Posts Tagged ‘Sony Reader’

Why Sony is embracing the 'open' ePub eBook standard (Hint: Amazon)

I’ve argued before that with regards to eBooks and the Kindle, Amazon doesn’t view itself as a hardware company. Unlike the iTunes ecosystem designed to shift more iPods and iPhones, for Amazon it’s actually about selling digital content — the eBooks themselves — as demonstrated by the release of the iPhone ‘Kindle’ eBook reader and the company’s work-around to keep Apple away from any iPhone-generated eBook revenue.

The Kindle hardware exists to kick start and accelerate the uptake of eBooks, and as well as creating Kindle reader software for other mobile platforms, similar to what the company has already done on the iPhone, I wouldn’t be surprised to see Amazon one day license its Kindle platform to competing hardware eBook readers. As I said, it’s clearly about shifting content, and to achieve this, owning the eBook ‘standard’ and therefore default store.

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Google helps add 500,000 public domain eBooks to Sony Reader store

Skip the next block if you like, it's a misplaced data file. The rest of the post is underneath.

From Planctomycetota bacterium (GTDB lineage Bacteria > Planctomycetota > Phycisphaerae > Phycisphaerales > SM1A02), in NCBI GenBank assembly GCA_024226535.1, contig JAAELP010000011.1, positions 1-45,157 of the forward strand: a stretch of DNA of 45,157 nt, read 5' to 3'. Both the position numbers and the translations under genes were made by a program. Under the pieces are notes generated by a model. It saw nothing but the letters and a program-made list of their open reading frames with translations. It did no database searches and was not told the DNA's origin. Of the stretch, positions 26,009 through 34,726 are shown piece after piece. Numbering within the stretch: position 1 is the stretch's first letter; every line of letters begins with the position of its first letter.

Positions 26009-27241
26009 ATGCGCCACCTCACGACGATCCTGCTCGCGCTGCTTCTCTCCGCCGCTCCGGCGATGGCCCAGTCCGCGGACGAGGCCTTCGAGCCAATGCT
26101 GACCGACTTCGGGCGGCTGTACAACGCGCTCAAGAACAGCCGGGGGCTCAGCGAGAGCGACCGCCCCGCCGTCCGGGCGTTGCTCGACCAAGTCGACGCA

Not sure if this is such a big deal but owners of Sony’s Reader – which includes my dad – can now access over half a million public domain books via the company’s eBook store, courtesy of a new partnership with Google Book Search.

Titles include an “extensive list of traditional favorites”, according to the joint press release, such as “The Awakening,” “A Connecticut Yankee in King Arthur’s Court,” and “Black Beauty”, along with Jane Austin’s “Sense and Sensibility” and “Emma.”

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Sony's eBook reader – the numbers are in

While Amazon remains deafeningly silent over how many Kindles it has sold – except to say that new orders won’t be fulfilled for the next eleven to thirteen weeks – Sony, its main competitor in the eBook reader space, isn’t being so shy.

Claiming to have exceeded the company’s own forecasts, Sony says it sold 300,000 units of its Sony Reader device since its October 2006 launch (WSJ). Interestingly, however, Forrester Research estimates that 400,000 Kindles have sold since its launch in November 2007, which, if true, means that Amazon has done considerably better in a much shorter amount of time, possibly due to better marketing — it’s hard to beat the Amazon brand and e-store when it comes to selling anything book-related.

Although both sets of numbers are nothing to be scoffed at, it doesn’t yet amount to an ‘iPod moment’, notes paidContent. Apple sold 1.3 million units of its music player in the first two years, even if it took considerably longer for the iPod to really go mainstream.

Talking of mainstream, last week my Dad requested a Sony Reader for Christmas after trying out a colleague’s. If that’s any indication, perhaps eBook readers could reach a tipping point sooner than we think?